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The Oxford History of the Biblical World An in-depth chaptered work by leading scholars providing a chronological overview of the history of biblical times.

Philistines and Egyptians

From Egyptian texts and wall reliefs at Medinet Habu, a reconstruction of the battle between Rameses III and the Sea Peoples and its aftermath has been developed that has attained nearly canonical status. According to this reconstruction, the Sea Peoples came to the Levant by land and by sea. The reliefs show whole families trekking overland in ox-drawn carts, and warriors in horse-drawn chariots fighting with the Egyptians in a land battle on the northern borders of Canaan. A flotilla of their ships even penetrated the Nile Delta before Rameses III repelled them. After his victory, Rameses III engaged troops of the defeated Sea Peoples as mercenaries for his garrisons in Canaan and Nubia, and reasserted Egyptian sovereignty over southern Canaan. Egypt once again controlled the vital military and commercial highway successively known as the Ways of Horus, the Way of the Land of the Philistines (Exod. 13.17 ), and the Way of the Sea (Isa. 9.1 ).

Some Egyptologists have rightly challenged this reconstruction. The wall reliefs of Rameses III show only one scene of departure before the land battle and only one scene of victory celebration after the sea battle. The Sea Peoples threatened the Egyptians at the mouth of the Nile, not in far-off northern Canaan. If the Philistines had settled in southern Canaan before 1175 BCE, when the battle for the Nile Delta took place, both the chariotry and the oxcarts could have come from their settlements there; they would not need to be interpreted as transport for a long overland trek of Sea Peoples through Anatolia into the Levant. As we have seen, they migrated by sea.

The hypothesis that Rameses III reestablished Egyptian control over Canaan and used Philistine mercenaries in his garrisons there was apparently bolstered by the evidence of the clay anthropoid coffins found at such Egyptian strongholds as Beth-shan, Tell el-Farah (S), and Lachish. At Tell el-Farah (S), the discovery of large bench tombs with anthropoid clay sarcophagi, Egyptian artifacts, and Philistine bichrome pottery led the excavator, Sir Flinders Petrie, to conclude that these were the sepulchers of the “five lords of the Philistines.” Other scholars proposed Cypriot and Aegean prototypes for the style of the bench tombs themselves. One of the anthropoid clay coffins from Beth-shan had a feathered headdress, which was compared with the headgear of the Philistines, Denyen, and Sikils shown on the Medinet Habu reliefs. But in the 1970s excavations at the cemetery of Deir el-Balah, southwest of Gaza, uncovered dozens more of these clay coffins dating to the Late Bronze Age, a century or two before the Sea Peoples arrived in Canaan.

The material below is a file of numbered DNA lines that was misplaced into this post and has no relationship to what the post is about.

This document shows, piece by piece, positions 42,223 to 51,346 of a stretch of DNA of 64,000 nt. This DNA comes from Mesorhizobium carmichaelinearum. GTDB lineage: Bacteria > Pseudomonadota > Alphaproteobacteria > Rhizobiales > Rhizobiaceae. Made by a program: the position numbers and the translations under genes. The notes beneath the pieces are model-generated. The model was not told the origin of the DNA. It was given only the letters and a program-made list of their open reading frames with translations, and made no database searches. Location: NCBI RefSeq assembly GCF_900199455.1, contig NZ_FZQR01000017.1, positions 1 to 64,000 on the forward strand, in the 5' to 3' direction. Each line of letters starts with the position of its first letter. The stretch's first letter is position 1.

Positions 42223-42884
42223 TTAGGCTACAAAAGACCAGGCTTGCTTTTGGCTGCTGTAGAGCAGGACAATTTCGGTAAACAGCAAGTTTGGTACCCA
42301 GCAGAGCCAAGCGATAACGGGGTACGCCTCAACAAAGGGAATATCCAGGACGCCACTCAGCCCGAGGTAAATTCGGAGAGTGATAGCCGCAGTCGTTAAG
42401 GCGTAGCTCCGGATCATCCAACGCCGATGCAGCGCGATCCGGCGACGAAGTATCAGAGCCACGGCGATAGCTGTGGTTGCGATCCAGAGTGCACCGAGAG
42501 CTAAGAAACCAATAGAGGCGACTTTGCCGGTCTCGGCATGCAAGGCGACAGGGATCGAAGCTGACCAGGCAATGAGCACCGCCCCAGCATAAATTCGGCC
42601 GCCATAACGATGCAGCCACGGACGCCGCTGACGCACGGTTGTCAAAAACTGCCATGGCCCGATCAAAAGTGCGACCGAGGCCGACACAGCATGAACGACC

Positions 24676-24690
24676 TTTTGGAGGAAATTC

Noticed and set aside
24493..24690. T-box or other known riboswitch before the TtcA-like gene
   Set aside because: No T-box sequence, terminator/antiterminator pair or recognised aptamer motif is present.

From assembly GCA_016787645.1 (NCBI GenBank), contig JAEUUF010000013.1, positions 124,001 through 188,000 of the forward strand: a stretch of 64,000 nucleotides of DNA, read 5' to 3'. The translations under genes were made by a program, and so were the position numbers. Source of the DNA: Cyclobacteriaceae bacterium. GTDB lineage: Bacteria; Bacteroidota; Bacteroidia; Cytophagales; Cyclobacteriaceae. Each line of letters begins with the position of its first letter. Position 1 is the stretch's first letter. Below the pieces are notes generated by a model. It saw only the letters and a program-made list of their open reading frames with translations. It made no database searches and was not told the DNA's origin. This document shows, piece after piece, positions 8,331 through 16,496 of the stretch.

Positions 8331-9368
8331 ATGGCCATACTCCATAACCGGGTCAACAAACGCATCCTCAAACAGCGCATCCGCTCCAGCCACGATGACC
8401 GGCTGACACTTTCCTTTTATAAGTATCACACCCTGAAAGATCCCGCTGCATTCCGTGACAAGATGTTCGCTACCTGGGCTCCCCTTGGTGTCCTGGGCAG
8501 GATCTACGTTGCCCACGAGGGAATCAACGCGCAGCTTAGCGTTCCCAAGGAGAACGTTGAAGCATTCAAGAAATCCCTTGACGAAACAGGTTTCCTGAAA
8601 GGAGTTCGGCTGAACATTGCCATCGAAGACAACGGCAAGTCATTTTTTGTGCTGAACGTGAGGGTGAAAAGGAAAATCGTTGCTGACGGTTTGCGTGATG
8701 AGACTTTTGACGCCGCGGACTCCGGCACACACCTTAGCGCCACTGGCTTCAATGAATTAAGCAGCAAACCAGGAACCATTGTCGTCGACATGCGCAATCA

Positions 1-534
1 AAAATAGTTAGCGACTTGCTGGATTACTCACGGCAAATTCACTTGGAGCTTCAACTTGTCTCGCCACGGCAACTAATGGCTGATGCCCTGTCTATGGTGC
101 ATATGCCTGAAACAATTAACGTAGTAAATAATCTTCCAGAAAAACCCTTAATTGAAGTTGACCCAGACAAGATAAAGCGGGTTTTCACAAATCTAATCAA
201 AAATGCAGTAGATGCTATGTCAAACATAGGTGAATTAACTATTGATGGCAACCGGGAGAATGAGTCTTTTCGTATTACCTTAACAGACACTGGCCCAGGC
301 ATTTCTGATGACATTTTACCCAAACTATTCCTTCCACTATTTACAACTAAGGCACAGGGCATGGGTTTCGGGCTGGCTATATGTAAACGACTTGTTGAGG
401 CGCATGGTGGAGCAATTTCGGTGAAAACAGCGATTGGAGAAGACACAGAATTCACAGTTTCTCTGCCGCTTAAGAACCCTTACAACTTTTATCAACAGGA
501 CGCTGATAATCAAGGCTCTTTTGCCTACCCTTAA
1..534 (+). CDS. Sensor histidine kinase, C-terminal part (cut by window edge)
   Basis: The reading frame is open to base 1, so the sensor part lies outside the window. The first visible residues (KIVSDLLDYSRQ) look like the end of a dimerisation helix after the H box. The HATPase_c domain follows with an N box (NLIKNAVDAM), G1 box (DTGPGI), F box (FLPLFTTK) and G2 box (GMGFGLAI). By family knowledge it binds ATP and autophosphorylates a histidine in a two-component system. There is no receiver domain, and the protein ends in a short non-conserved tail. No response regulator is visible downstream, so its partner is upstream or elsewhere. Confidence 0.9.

The ideal for Egyptians living abroad was to be buried back in Egypt. However, with the expansion of the New Kingdom empire, more Egyptian troops were stationed abroad, in both Canaan and Nubia, and it became impractical to return every Egyptian corpse to the homeland. But Egyptians who died outside Egypt could at least be buried abroad in suitable containers, such as anthropoid clay coffins.

Further support for interpreting the anthropoid clay coffins as Egyptian comes from a sarcophagus excavated at Lachish, in a tomb dating to the time of Rameses III. On this coffin is a depiction of the Egyptian deities Isis and Nephthys, along with an inscription that some have labeled Egyptian pseudohieroglyphs or Philistine gibberish. But some Egyptologists have interpreted the text as a perfectly good Egyptian funerary inscription: “Thou givest water [a traditional mortuary offering] (of the) West [the region of the dead] to the majesty (of) thy […].”

Thus the most parsimonious hypothesis is that the anthropoid sarcophagi found in Canaan in the Late Bronze and the Iron I periods belonged to Egyptians stationed there, and should not be connected with the Sea Peoples and their burial customs. When so interpreted, these coffins are important evidence for delineating cultural (and hence political) boundaries between Canaanite territory still under Egyptian control and Philistia.

During stage 1 the Philistines occupied a large region in southern Canaan, taking it from the Canaanites and their overlords, the Egyptians. The boundaries of this territory can be plotted by using settlements whose ceramic repertoire has more than 25 percent Myc IIIC pottery. This rectangular coastal strip was about 20 kilometers (12 miles) wide and 50 kilometers (31 miles) long and had an area of 1,000 square kilometers (386 square miles), and the Philistines located their five major cities at key positions along its perimeter. Unlike the Egyptians, the Philistines did not govern their territory by installing military garrisons within Canaanite population centers. Rather, they completely destroyed those centers, and then built their own new cities on the ruins of the old. This wholesale takeover must have resulted in the death or displacement of much of the Late Bronze Age population.